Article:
Legal Blog

Marriage based immigration process for a spouse living outside the U.S.

Originally posted 1/26/2019, no content changes.

If you are a U.S. Citizen or lawful permanent resident and are married to a foreign national who is living abroad, you may file an I-130 Petition for Alien Relative for them to come to the U.S.[1]

Steps for the Entire Process:

  • Filing the I-130:

The first step of starting this process is for the U.S. citizen to file the I-130 petition along with all supporting evidence to the U.S. Citizenship and Immigration Services (USCIS). *See below for a check list of what is needed for the I-130 filing.

  • Green Card Application:

The second step of this process is after the I-130 petition is approved. USCIS will transfer the case to the National Visa Center (NVC) which will determine if the case is ready for consular processing. The NVC will assign you a case number. Once you receive your case number from NVC you will need to file the DS-260, Immigrant Visa Application online. Once submitted, you will print the confirmation page (you must bring it to the interview at the U.S. consulate). You will also be required to submit supporting documents to the NVC. Once all steps are completed with the NVC, they will transfer all of the documents to the consulate to process.

  • Steps to Take Before the Consular Interview:

Before the interview, the spouse beneficiary is required to attend a medical examination by a State Department-approved doctor. The doctor will give you a sealed envelope with the exam records which to be submitted during the interview. In many countries, a fingerprinting appointment must also be made at an application support center for the purpose of background security checks.

  • Consular Processing – Interview and Approval:

The consular processing requires that the foreign spouse will attend an interview abroad at a U.S. embassy or consulate in their country of residence. The interview is the final major step the green card process. A notice will be sent with an exact date, time and location for the interview. Some applicants may be lucky enough to receive an approval on the spot.

Before traveling to the U.S., the immigrant fee will need to be paid to the USCIS online.[2] The spouse will then receive a visa stamp on their passport to travel to the U.S. Once in the U.S., a green card will be mailed to the couple’s U.S. address.[3]

Check List for Step One – Filing the I-130, Petition for Alien Waiver

  • Form I-130, Petition for Alien Waiver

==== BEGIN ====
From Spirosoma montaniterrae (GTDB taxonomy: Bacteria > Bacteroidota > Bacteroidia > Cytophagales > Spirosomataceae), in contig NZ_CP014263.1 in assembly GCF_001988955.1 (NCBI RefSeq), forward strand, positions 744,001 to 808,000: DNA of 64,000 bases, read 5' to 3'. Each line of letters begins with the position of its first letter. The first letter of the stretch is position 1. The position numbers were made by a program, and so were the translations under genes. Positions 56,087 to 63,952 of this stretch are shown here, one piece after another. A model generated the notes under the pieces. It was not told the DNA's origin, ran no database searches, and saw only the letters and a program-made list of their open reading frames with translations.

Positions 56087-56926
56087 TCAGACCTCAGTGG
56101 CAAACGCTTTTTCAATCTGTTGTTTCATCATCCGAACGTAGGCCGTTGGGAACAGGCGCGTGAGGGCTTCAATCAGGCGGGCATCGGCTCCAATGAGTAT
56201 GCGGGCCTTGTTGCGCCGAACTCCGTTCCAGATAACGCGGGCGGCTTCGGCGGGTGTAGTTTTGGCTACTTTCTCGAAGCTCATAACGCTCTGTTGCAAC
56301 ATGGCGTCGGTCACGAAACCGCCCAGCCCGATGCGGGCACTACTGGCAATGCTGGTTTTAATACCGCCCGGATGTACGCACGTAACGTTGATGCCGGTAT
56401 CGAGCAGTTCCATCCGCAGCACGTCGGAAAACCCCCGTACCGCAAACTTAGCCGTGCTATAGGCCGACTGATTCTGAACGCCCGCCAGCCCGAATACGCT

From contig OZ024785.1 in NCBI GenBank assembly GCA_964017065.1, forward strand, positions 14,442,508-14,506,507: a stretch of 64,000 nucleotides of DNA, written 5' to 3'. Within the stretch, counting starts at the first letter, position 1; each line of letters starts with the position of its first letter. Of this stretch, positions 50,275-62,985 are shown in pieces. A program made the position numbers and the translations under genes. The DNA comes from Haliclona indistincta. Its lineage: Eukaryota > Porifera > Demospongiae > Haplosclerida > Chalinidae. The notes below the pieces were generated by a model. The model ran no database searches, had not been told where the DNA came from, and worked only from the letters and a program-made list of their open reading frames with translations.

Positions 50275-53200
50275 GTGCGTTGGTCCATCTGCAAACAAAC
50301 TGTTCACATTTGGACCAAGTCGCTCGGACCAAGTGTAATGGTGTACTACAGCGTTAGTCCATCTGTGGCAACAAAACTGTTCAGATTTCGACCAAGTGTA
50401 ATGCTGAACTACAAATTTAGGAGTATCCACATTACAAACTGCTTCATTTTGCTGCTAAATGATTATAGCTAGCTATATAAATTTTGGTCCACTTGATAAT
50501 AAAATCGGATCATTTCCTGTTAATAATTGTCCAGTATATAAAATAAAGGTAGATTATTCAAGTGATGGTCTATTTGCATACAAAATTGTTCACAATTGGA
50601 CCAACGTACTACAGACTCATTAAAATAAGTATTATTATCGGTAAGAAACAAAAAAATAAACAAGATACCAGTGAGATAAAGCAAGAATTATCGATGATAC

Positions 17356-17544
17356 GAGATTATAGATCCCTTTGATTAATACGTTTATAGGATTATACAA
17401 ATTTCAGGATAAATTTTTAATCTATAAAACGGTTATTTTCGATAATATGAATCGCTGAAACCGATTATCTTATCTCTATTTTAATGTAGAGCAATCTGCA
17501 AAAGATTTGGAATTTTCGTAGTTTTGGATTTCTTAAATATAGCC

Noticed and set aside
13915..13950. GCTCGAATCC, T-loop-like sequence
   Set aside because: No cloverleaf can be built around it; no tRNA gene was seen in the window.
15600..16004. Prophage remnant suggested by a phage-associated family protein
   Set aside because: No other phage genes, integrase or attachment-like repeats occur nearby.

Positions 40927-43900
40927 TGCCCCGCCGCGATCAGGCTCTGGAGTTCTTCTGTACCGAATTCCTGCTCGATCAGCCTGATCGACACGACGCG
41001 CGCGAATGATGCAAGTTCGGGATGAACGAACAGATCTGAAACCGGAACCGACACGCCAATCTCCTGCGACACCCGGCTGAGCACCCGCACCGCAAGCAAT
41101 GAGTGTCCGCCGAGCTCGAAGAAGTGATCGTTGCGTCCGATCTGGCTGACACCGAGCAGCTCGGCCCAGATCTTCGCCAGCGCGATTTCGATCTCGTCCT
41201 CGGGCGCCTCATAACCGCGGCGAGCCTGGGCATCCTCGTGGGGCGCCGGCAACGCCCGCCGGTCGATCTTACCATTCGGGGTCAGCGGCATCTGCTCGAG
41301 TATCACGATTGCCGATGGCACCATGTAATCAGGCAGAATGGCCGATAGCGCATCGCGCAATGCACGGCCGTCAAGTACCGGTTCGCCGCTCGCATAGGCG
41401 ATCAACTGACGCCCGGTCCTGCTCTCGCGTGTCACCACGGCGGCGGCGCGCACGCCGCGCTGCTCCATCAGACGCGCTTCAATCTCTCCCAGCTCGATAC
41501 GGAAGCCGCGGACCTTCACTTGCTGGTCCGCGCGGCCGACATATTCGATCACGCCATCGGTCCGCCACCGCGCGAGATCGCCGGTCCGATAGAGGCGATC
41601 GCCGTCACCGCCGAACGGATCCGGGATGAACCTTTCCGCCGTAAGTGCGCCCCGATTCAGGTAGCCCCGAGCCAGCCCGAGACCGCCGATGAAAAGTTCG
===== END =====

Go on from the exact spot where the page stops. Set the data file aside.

• G-28, Notice of Entry of Appearance as Attorney or Accredited Representative (signed by U.S. Citizen)
  • I-130A, Supplemental Information for Spouse Beneficiary
  • USCIS filing fees* ($535 as of 11/15/18)
  • One passport photo of U.S. citizen
  • One passport photo of foreign spouse
  • Proof of U.S. citizenship: copy of U.S. passport, Certificate of Naturalization
  • Copy of marriage certificate
  • Copy of any divorce decrees (if applicable)
  • Copy of any name change documents (if applicable)
  • Birth certificates of children born to you and your spouse together (if applicable)
  • Photos of the couple together
  • Documentation showing that you and your spouse have combined financial resources, or any other relevant documentation showing that there is a legitimate and ongoing marriage. This may include documentation of communication (WhatsApp, Email, Skype, etc.), Western Union receipts; documentation of visiting each other (such as travel itineraries), etc.

*NOTE:  Filing fees are subject to frequent revisions, as are the forms and requirements. For the current fee amounts, please check the USCIS website I-130 page. [4] This has the most current instructions, I-130 and I-130A forms and information on where to file.






Headshot of Mohammad Ali Syed, principal attorney with the Employmeny Law Group Practice in Bethesda, MDABOUT MOHAMMED SYED

Mohammad Ali Syed is a principal attorney in Offit Kurman’s Immigration Law practice group.

He represents client in business and employment related permanent and temporary visa matters such as: (1) U.S. employers employing non-U.S. nationals in professional and non-professional positions – H1B, H2B, TN, O, PERM; (2) non-U.S. businesses and individuals such as treaty traders and investors, E-1/E-2, EB-5, EB1A, EB1B (extraordinary ability individuals and researchers), EB2-NIW (national interest waivers); (3) multinational companies with intracompany transfers of employees and principals to their U.S. offices, existing and startups – L1 and EB1C; (4) Counselling on I-9 compliance, immigration and visa strategy.